Throughout Chinese history mountains have been integral components of the religious landscape. They have been considered divine or numinous sites, the abodes of deities, the preferred locations for temples and monasteries, and destinations for pilgrims. Early in Chinese history a set of five mountains were co-opted into the imperial cult and declared sacred peaks, yue, demarcating and protecting the boundaries of the Chinese imperium.
The Southern Sacred Peak, or Nanyue, is of interest to scholars not the least because the title has been awarded to several different mountains over the years. The dynamic nature of Nanyue raises a significant theoretical issue of the mobility of sacred space and the nature of the struggles involved in such moves. Another facet of Nanyue is the multiple meanings assigned to this place: political, religious, and cultural. Of particular interest is the negotiation of this space by Daoists and Buddhists. The history of their interaction leads to questions about the nature of the divisions between these two religious traditions. James Robson’s analysis of these topics demonstrates the value of local studies and the emerging field of Buddho–Daoist studies in research on Chinese religion.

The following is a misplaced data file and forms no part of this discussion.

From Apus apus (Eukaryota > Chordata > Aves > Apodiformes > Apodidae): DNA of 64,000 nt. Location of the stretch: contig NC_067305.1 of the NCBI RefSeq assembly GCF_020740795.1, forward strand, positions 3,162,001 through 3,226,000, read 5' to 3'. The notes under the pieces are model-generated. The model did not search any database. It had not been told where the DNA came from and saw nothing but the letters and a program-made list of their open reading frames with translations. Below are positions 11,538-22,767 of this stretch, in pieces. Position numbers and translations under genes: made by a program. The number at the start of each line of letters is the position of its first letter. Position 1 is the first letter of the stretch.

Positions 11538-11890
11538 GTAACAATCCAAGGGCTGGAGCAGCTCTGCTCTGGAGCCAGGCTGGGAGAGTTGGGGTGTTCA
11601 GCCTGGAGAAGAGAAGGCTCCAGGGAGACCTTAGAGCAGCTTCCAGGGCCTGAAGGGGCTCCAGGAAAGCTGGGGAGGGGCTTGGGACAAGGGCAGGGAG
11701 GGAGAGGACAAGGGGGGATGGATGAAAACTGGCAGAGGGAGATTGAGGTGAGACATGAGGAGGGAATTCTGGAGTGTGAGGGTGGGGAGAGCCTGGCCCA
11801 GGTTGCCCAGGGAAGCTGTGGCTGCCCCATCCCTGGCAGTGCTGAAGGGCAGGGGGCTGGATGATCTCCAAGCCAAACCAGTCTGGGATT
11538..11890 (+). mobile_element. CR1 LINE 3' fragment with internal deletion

This volume breaks new ground in the ever-growing body of scholarship on important mountains in China, and thus deserves the close attention of anyone interested in Chinese culture in general and Chinese religious history in particular.
- 450 pages
- 6-1/8 x 9-1/4 inches
- Harvard University Asia Center
Sorry, there was an error adding the item to your shopping bag.
Sorry, your session has expired. Please refresh your browser's tab.